Keyed-Up series Stephanie McCallum (piano)

Keyed-Up series
Stephanie McCallum (piano)

 

 

Octagon Theatre

 

reviewed by Neville Cohn

 

 

Reclusive, eccentric French composer Charles-Valentin Alkan departed this life in a way that was as dramatic and noisy as much of his music. Trying to prise a book from a high shelf, he brought the bookcase, laden with volumes, down upon him. Exit Alkan.

His music is often so terrifyingly difficult that hardly anyone can play it. And of that small band of intrepid pianists, fewer still are game enough to play it in public.

Australian pianist Stephanie McCallum belongs to that tiny group of virtuosos. She devoted the first half of her program to a single work – Alkan’s massive Symphony for Solo Piano.

From the opening measures, McCallum established her credentials as an Alkan interpreter of distinction. She
sounded entirely in her element, not least in the finale with its powerful demonic quality. Here, she maintained a blistering pace as she marshalled floodtides of notes and focussed fiercely on keeping on track as she powered to a triumphant end, for all the world like some musical Michael Schumacher. True, at the height of some of the many climaxes that dot the score, one would have hoped for rather greater tonal power but this detracted only minimally from overall listening pleasure.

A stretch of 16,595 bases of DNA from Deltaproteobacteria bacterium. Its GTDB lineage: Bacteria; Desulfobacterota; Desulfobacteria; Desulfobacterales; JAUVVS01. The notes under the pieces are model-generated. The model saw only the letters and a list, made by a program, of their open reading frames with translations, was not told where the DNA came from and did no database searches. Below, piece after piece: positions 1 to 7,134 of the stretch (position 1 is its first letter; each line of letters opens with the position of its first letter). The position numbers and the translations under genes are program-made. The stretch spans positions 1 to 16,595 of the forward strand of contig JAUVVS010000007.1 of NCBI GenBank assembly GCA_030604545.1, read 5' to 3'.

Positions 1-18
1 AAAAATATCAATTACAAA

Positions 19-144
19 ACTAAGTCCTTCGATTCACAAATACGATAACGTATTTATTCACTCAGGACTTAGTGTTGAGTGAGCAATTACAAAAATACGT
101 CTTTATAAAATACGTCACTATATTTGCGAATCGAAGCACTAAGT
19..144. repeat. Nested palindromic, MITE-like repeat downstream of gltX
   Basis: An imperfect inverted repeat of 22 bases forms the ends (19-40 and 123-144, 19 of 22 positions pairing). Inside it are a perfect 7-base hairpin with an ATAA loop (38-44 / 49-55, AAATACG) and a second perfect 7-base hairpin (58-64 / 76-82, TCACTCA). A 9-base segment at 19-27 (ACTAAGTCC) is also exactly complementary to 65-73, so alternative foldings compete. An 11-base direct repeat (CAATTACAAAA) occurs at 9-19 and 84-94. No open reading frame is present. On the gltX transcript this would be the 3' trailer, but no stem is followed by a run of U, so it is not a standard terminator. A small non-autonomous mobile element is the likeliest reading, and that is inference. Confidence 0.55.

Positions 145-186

Earlier in the work, McCallum essayed the funeral march impressively, its stark, pared-down figurations evoking images of naked branches of elms in mid-winter. Here, her left hand was exceptionally articulate. The Minuet was given rich-toned treatment.

McCallum scaled the heights once more in Saint Saens’ Toccata, based on a theme from his Egyptian Piano Concerto. Here, her hands moved up and down the keyboard as nonchalantly as if she were dusting the furniture as she near-flawlessly outlined intricate, high-treble traceries. It was an astonishing achievement.

In three of Liszt’s responses to Petrarch sonnets, she explored the composer’s idiosyncratic inner world in a largely satisfying way even if, in purely notational terms, the presentation was not entirely without error.

Copyright Neville Cohn 2004


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